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Lemon balm is an herbaceous perennial in the mint family. Its foliage has a distinctive lemony fragrance when bruised. The leaves are light green, crinkled, slightly hairy, strongly toothed on the margins, more or less egg shaped. As is typical of herbaceous mints, lemon balm leaves are arranged in opposing pairs on square stems. The flowers are not at all showy and the plant is generally grown for its lemon scented leaves. Balm grows freely in any soil and can be propagated by seeds, cuttings or division of roots in spring or autumn. The roots may be divided into small pieces, with three or four buds to each, and planted 2 feet apart in ordinary garden soil. Actions And Properties: Anti-bacterial, Anti-oxidant, Diaphoretic, Calmative, Anti-spasmodic, Sedative, Carminative, Stomachic, Emmenagogue, Antipyretic, Hypotensive, Nervine, Antidepressant
The Tea Tree is presumably named for the brown coloration of many water courses caused by leaves shed from these trees. It is a gorgeous evergreen shrub or small bushy tree, growing to 15-20 ft has narrow linear leaves, highly aromatic when rubbed. The plant is very slow growing and can be kept as a bush for many years. Profuse white flowers are borne from late spring to mid-summer.
After Eucalyptus, this is the most famous of all Australia plants. Melaleuca alternifolia is notable for its essential oil, which is both anti-fungal, and antibiotic. It is produced on a commercial scale, obtained by steam distillation of the leaves, and marketed as Tea Tree Oil.
There is a very long history of its use in aromatherapy. The native Australian inhabitants used the therapeutic oil of this tree for a wide range of topical applications. They crushed the leaves to use as rubbing mediums and even bathed in the water that had collected under the trees. The use of Tea Tree oil remained confined to Australia, as a bush remedy, until 20th Century. Only in 1922 an Australian chemist Arthur Penfold distilled this oil and published a paperabout its wide-ranging antibacterial and antifungal activity. It was announced to the world that this was a new type of germicide, gentle to skin cells but harmful to the invading germs and successfully used to treat infections and infestations. During the Second World War Tea Tree Oil was in such short supply that all the available stocks were used to help stop infections from war wounds in soldiers. However, after the war, it was deemed necessary that a cheaper, more readily available antimicrobial alternative should be manufactured, and the once thriving industry went into a steep decline.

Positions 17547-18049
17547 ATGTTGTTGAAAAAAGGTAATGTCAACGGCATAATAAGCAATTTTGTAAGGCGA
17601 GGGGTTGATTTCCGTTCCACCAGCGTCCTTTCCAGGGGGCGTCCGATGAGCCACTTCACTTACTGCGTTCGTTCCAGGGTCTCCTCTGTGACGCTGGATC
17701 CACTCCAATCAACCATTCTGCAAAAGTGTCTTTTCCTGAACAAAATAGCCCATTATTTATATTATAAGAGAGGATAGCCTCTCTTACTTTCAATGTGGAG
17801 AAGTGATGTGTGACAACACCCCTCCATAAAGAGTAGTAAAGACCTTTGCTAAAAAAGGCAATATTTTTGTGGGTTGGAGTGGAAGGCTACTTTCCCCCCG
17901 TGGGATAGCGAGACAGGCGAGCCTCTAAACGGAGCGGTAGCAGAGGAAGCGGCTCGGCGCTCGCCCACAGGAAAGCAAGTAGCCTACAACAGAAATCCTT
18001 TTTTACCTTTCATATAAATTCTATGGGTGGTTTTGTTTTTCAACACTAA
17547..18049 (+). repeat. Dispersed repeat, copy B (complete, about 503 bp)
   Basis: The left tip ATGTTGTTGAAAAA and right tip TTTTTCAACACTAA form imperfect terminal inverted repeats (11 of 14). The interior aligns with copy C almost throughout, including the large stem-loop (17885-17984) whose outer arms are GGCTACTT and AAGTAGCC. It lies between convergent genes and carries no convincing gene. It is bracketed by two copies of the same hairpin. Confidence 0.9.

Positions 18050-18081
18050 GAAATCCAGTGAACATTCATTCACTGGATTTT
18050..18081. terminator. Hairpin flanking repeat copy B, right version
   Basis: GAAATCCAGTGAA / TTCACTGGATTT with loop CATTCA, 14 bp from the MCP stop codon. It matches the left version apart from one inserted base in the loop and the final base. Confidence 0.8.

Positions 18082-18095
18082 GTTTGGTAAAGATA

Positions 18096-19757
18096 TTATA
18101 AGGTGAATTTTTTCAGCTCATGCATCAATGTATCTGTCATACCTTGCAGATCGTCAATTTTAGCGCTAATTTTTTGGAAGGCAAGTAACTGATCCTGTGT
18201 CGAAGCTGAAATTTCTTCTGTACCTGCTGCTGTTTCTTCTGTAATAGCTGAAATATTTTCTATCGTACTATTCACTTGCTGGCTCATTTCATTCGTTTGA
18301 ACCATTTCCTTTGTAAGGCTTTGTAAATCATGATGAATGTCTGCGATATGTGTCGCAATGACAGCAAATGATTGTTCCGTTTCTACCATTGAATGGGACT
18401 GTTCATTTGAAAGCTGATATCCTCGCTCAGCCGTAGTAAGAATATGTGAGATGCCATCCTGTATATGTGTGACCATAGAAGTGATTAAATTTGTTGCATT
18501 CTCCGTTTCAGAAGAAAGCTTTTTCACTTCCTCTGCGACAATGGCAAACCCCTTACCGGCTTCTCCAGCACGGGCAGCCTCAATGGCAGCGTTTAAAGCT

Only in the 1990s, a scientific research team lead by Professor Tom Riley at the University of Western Australia, continued to promote the effectiveness of this ancient and valuable oil. Melaleuca oil was found to be invaluable as a topical disinfectant for treating a staphylococcus strain that had evolved to beat most of the synthesized antibacterial medicines (antibiotics) available from orthodox medicine. Tea tree oil has been used as complementary therapy in surgery, burn care, and dental care. Numerous body care products are available, including soap, shampoo, toothpaste, lip balm, topical cream, and essential oil.
This valuable plant is pretty easy to grow. It requires a fertile, well-drained moisture retentive lime-free soil and a full sun. Marginally frost hardy, it succeeds best in a warm climate. It makes good hedge or screening plant. The leaves when crushed smell wonderful: a mix of lemon scent and a fresh forest strawberry.
Propagation by seeds only, which is not always successful. For successful germination, seeds must be kept in slightly moist medium with good drainage, and only slightly covered by the mix. Bright light and warm temperature is a must for germination. This plant is very rare in collectors gardens, especially bigger specimens.